1. In-Source Tests with Vitest

    Reading time: 5 minutes
    Posted 15 hours ago

    Vue adopted a Single File Component philosophy, which has some benefits over splitting concerns, which you can read up on in the official Vue Docs. From a SFC philosophy, you’d want everything that relates to your component in a Single File. So let’s explore this take with our component tests as well, because why would your tests be any different than your scripts, template or styles?

    We’re going to leverage a feature that Vitest offers, out of the box, to a Vue example code base. Bear in mind that this approach would be applicable to other implementations that leverage Vitest just as easy. Also, this is a thought experiment.

  2. Strategies to reduce complexity

    Reading time: 5 minutes
    Posted 2 months ago

    Software development is a craft and we can follow many routes to achieving a specific goal. Having this freedom allows us to create simple solutions for very complex problems. That same freedom has a flip side, where very complex solutions can be applied to very simple problems!

    To be clear: I don't think anybody purposefully sets out to create complex solutions to simple problems (unless part of an artistic discovery). I think it is a sign of lack of understanding of a certain domain or technology. I also think there are several strategies you can apply to reduce complexity!

  3. Everything repetitive should be automated

    Reading time: 3 minutes
    Posted 2 years ago

    Nobody that I know of is happy with endless repetition. Software has drastically improved any field of work where repetition takes place by facilitating a certain level of automation to ease all of our jobs. But when you’re implementing any automated process, there’s always a cost to consider.

    The good news when working on software, is that cost is relatively low compared to effort. Since we’re working in a landscape that’s so very tightly coupled to the tools that provide automation, most of the automating is a breeze!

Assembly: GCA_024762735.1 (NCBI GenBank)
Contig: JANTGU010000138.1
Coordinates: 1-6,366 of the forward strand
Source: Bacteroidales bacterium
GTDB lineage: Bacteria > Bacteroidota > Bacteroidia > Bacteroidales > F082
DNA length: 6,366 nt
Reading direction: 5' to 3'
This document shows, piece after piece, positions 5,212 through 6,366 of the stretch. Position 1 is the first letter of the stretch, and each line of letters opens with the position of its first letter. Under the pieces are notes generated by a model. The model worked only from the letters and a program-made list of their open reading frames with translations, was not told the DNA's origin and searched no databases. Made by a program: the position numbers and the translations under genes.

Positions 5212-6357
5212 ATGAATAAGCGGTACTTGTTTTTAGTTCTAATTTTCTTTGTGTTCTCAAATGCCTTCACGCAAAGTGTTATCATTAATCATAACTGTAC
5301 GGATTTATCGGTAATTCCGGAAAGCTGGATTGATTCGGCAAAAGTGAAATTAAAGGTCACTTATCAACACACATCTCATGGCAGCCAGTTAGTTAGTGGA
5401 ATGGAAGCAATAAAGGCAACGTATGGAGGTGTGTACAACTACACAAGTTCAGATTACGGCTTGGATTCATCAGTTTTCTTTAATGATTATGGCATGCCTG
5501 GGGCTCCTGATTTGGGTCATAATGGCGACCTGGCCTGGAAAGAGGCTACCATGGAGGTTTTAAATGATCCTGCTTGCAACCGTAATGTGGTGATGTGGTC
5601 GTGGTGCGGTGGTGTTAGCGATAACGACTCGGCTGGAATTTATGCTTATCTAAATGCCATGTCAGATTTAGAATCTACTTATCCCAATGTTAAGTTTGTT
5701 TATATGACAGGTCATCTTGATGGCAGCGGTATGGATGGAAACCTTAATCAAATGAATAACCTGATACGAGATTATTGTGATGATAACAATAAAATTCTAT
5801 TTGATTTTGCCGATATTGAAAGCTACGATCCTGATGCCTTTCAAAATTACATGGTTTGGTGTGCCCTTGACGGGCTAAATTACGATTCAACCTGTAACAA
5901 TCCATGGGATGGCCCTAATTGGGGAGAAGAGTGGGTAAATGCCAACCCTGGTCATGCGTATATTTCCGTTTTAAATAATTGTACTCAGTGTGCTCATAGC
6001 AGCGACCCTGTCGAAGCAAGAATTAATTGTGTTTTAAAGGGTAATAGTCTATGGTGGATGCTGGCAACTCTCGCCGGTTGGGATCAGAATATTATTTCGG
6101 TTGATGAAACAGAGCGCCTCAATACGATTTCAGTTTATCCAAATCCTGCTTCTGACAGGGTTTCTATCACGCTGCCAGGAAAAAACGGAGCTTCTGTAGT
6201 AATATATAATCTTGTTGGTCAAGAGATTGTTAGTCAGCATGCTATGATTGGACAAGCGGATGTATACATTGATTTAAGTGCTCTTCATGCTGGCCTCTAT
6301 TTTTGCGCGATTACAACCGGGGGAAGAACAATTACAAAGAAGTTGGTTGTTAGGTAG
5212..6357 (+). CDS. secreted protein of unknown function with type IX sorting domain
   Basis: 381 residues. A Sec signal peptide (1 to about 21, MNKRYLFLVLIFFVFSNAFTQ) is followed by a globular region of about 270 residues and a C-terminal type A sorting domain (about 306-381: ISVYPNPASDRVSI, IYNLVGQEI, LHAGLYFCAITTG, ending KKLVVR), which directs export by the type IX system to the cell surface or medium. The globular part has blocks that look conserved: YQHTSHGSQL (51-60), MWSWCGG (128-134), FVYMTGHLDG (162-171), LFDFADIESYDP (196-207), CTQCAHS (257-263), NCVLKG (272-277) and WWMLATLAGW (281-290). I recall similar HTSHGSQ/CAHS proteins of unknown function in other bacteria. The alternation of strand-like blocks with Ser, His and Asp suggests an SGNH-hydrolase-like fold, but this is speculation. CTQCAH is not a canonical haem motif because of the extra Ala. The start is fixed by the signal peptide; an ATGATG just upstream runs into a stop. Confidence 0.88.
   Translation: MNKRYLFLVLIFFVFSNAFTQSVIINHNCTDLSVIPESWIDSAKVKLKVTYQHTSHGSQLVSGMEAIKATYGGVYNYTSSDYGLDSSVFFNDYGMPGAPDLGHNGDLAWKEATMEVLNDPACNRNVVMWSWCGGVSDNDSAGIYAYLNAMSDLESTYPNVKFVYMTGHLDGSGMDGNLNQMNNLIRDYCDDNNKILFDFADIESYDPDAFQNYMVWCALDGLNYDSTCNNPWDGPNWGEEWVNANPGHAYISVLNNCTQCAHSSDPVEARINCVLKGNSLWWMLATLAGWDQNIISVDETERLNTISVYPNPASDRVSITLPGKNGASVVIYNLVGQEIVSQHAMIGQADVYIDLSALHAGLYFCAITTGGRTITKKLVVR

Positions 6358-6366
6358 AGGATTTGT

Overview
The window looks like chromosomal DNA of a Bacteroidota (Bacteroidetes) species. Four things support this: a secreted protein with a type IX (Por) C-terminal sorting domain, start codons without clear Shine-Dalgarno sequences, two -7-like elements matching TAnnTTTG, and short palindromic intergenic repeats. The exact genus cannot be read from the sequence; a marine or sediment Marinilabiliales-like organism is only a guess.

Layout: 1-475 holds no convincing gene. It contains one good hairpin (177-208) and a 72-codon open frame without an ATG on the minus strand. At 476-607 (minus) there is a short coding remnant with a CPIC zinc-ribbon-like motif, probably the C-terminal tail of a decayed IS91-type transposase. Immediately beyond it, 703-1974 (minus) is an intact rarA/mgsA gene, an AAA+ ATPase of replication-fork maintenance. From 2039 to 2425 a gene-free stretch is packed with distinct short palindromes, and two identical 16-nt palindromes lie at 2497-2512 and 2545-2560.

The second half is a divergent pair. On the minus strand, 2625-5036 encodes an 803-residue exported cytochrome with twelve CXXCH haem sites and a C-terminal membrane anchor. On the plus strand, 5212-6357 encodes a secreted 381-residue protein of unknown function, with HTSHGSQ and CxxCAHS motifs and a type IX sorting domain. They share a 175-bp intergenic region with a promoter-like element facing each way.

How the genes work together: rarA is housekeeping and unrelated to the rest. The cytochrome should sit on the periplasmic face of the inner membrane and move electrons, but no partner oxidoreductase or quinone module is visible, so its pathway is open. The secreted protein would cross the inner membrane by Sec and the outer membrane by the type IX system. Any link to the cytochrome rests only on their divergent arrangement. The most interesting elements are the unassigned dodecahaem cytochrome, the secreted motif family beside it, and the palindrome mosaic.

4. Take an Axe to your website

    Reading time: 3 minutes
    Posted 2 years ago

    Everybody involved in software engineering knows that accessibility (or A11y) matters. And while we all agree that it's a good thing, we don't always prioritise it. I think we're long overdue in doing a better job. Or even better, consider it an intrinsic part of our basics.

    A11y means the way that your product is, quite literally, accessible by any user. We can capture a11y in numbers, that beautifully translate into contrast ratios, tab orders, the amount of ARIA labels and whatnot. The most important thing to realise though is, that you should be aware that other users have other needs and maybe limitations that you should take into account.

  5. Good tests are the best documentation

    Reading time: 4 minutes
    Posted 2 years ago

    Why do you test? Is is because you want to prevent errors on a deployment affecting the visitor? Is it because you simply want to know that the software does what it needs to do? Or maybe you want to get to know the software a bit better?

    Hopefully, in this day and age, your main software tests are automated. Running before a commit, running in the deployment pipeline and running on a testing environment. Repetitive jobs need automation and testing fits that mantra very well. This article is relevant for automated testing, although for certain topics you could use a manual testing perspective as well. If you like.

  6. Getting rid of Monoliths

    Reading time: 6 minutes
    Posted 2 years ago

    I am working for Jumbo Supermarkten, which is a large grocery chain in the Netherlands. This family owned business started to venture into e-commerce at about 10 years ago with a very small team of developers. Currently, we've grown into an IT department that consists of over 450 developers working on all digital solutions. We've made some changes over time on how we manage our software. I gave a talk together with my colleague on this topic, so let's share the write up here.

    So, if we rewind the clock the the founding of the Jumbo Tech Campus (JTC), where in the beginning the main purpose was to get started with e-commerce. What happened was that the team at the time did the thing that is most obvious with limited resources and a generic goal: they grabbed an off the shelf solution and started to implement it. This meant connecting to the existing brick and mortar stores, the delivery and storage APIs and whatnot.

  7. Broken windows

    Reading time: 3 minutes
    Posted 2 years ago

    In software engineering, we can apply a lot of the psychology findings to their digital counter part. If we consider the broken window theory, it doesn't apply to the operating system, but to the state of code.

    Let's go back to the source. From an article originating from 1982 ("Broken Windows") in The Atlantic by James Wilson and George Kelling.

  8. Challenge yourself with a Coding Challenge

    Reading time: 2 minutes
    Posted 4 years ago

    As a mentor via CodingCoach.io I'm currently working my way through the 21 Days of Code coding challenge by Lighthouse Labs with my mentees. I thought to share our findings and resolutions here, as well as offer some perspective on these events.

    Firstly, I kind of like this iteration (we've previously did a similar coding challenge side by side). We're following a storyline involving the Mayor of Codeville and face different kinds of challenges. It's nice to have some context and not simply solving problems. I think this is a really engaging way of keeping interest and motivation.